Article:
Arnaud Fraisse, the founder of Secouristes Sans Frontières, a group that assisted with rescues after the earthquakes in Turkey and Syria in February, said in an interview on France Inter radio that Morocco had not given his organization permission to help.
President Emmanuel Macron of France said his government was in touch with the Moroccan authorities and stood ready to assist. “The moment, the second they ask, we will deploy,” he said on the sidelines of the Group of 20 summit in India.
Samia Errazzouki, a Moroccan American historian of North Africa at Stanford University, said in an interview that the government’s “heavily controlled and centralized” functions were impeding its disaster response. “The immediate hours of any natural disaster are the most crucial,” she said, yet long hours passed before the king made a public statement.
“How many lives could have been saved?” Ms. Errazzouki asked.
The first three days after an earthquake are sometimes called the “golden period” for rescuers, so this is a critical time for emergency workers trying to rescue survivors in Morocco, said Caroline Holt, a director at the International Federation of Red Cross and Red Crescent Societies.
But she also stressed the need to provide people with clean water and to identify damaged buildings that still pose a danger. “We need to make sure we don’t have a disaster within a disaster,” she said in a statement.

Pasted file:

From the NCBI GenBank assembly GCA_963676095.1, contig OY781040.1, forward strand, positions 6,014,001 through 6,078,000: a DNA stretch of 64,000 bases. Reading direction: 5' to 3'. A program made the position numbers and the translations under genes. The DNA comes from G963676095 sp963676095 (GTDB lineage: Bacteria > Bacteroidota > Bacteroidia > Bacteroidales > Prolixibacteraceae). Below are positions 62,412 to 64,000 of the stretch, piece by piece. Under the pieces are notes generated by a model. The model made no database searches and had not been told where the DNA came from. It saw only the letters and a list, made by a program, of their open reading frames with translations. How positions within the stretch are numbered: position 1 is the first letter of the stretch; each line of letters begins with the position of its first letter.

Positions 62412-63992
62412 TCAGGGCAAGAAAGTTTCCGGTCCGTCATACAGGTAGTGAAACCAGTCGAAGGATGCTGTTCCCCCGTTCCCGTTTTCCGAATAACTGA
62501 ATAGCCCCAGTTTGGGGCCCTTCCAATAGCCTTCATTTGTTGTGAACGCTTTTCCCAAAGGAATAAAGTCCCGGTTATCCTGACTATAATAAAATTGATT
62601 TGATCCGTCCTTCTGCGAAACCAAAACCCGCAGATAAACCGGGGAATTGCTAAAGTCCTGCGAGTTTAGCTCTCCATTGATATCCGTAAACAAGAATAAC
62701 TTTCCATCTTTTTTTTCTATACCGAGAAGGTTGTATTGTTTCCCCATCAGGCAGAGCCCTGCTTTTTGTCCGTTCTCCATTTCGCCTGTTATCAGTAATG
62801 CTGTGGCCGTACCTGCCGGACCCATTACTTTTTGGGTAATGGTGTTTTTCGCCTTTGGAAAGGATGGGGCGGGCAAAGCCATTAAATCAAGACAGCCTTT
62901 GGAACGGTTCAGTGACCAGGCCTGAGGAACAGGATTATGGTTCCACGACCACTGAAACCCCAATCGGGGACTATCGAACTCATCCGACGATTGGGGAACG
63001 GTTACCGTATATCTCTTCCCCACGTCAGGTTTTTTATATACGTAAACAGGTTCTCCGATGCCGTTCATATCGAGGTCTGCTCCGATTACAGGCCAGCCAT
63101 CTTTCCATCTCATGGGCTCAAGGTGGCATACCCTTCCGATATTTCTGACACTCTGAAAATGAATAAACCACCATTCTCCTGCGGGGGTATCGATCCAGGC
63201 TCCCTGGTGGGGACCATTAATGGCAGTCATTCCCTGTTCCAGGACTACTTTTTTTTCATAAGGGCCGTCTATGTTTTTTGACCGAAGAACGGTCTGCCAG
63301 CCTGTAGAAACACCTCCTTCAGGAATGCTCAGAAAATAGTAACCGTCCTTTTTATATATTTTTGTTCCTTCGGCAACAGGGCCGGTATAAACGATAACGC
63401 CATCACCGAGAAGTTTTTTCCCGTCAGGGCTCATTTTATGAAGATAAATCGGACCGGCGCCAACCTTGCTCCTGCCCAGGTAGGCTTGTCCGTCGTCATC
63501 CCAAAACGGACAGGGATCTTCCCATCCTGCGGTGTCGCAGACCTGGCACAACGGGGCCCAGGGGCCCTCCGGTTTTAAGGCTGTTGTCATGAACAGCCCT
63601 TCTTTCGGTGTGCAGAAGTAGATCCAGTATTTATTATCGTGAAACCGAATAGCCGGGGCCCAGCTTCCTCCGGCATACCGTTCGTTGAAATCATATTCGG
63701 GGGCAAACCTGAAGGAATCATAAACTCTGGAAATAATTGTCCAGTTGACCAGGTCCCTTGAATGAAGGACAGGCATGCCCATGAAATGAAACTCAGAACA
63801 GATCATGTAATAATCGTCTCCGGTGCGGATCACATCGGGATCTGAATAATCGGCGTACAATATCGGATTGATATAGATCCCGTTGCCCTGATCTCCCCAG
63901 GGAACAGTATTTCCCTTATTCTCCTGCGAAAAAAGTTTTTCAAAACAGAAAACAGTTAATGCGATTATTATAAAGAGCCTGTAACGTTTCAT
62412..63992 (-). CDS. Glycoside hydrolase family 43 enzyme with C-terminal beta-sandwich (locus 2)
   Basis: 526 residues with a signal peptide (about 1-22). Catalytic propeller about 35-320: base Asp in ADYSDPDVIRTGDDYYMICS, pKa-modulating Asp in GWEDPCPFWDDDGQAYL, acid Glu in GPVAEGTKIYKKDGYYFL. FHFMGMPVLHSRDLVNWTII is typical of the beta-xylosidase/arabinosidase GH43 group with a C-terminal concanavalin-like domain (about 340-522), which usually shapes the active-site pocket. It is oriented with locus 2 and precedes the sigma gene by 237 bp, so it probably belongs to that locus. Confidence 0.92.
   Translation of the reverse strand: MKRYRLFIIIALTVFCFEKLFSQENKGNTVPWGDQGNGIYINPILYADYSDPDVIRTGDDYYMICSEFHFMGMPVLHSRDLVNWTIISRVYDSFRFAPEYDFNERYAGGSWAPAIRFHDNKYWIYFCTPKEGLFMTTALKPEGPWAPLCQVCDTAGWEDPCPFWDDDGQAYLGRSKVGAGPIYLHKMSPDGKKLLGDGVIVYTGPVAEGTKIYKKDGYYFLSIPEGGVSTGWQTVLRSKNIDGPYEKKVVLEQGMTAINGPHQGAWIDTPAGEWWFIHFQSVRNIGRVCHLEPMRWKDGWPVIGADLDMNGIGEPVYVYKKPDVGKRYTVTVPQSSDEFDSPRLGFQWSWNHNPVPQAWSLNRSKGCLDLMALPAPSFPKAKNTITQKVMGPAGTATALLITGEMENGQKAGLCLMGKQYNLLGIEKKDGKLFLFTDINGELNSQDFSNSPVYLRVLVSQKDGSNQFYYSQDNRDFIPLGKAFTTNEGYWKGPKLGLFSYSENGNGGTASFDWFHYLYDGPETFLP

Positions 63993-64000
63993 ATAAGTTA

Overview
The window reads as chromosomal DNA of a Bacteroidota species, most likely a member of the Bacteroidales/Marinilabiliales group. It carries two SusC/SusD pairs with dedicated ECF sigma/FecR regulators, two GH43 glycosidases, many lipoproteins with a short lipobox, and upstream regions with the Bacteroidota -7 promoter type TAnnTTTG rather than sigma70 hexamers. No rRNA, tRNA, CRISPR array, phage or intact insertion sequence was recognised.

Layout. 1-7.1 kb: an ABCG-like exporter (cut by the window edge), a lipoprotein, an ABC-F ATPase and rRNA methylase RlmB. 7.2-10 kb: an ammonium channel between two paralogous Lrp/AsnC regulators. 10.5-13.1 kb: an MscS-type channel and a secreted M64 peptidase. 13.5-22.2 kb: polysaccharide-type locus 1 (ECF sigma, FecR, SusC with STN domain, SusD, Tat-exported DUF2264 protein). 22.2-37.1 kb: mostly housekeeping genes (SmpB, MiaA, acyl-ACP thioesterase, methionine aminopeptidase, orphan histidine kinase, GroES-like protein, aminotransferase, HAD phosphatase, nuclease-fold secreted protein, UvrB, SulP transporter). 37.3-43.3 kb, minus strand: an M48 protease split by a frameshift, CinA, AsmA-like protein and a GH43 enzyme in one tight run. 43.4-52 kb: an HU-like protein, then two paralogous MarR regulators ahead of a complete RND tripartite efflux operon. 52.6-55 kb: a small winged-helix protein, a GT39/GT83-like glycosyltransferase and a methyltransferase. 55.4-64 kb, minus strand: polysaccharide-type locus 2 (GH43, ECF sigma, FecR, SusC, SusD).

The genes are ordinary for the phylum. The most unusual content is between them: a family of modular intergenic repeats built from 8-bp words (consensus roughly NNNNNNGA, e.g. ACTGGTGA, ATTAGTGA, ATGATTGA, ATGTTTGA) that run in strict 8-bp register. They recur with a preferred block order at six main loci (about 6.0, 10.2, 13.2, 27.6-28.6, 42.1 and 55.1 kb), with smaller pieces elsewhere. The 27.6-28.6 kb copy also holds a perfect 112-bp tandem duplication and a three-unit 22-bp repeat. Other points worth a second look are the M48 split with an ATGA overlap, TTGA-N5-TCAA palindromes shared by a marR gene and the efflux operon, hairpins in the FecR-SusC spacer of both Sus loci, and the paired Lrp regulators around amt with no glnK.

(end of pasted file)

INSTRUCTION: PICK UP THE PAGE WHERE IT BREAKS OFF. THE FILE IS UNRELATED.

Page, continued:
As night fell on Sunday, families whose houses had been destroyed or were unsafe prepared to sleep behind makeshift shelters of colorful fabric and plastic tarps held down by rocks or in yellow tents provided by firefighters. Others concerned about aftershocks slept out in the open.
In villages like Azgour, which lies between two ridges of the Atlas Mountains south of Marrakesh, homes are commonly built of mud, a traditional construction method that leaves them highly vulnerable to earthquakes and heavy rains. The quake reduced half the homes in Azgour to rubble and left the remaining ones uninhabitable.
More than 300,000 civilians in Marrakesh and its outskirts were also affected by the quake, according to a report from the World Health Organization. Seventeen people died in the Marrakesh area, Morocco’s Interior Ministry said Sunday. But Marrakesh and its walled Old City, a UNESCO World Heritage site, appeared to have been spared heavy damage.
Some Moroccans greeted the government’s anemic response to the disaster with resignation. Memories are still fresh of a 2004 earthquake that was one of the most devastating in recent years: Then the prime minister did not visit the hardest-hit areas immediately because protocol dictated that he not appear before the king did.
Not that the country has a high tolerance for public outrage. Moroccan law criminalizes criticism of the king, which may help explain Moroccans’ muted response.
On Sunday, it was clear that villages across the Atlas Mountains — even ones just an hour or two from Marrakesh, a major city — were getting little or no official help. Ambulances were a rare sight, with most injured people who had been pulled from the wreckage driven to Marrakesh hospitals by private car or motorcycle, if they made it at all.
Jenny Gross reported from London. Anushka Patil contributed reporting from New York.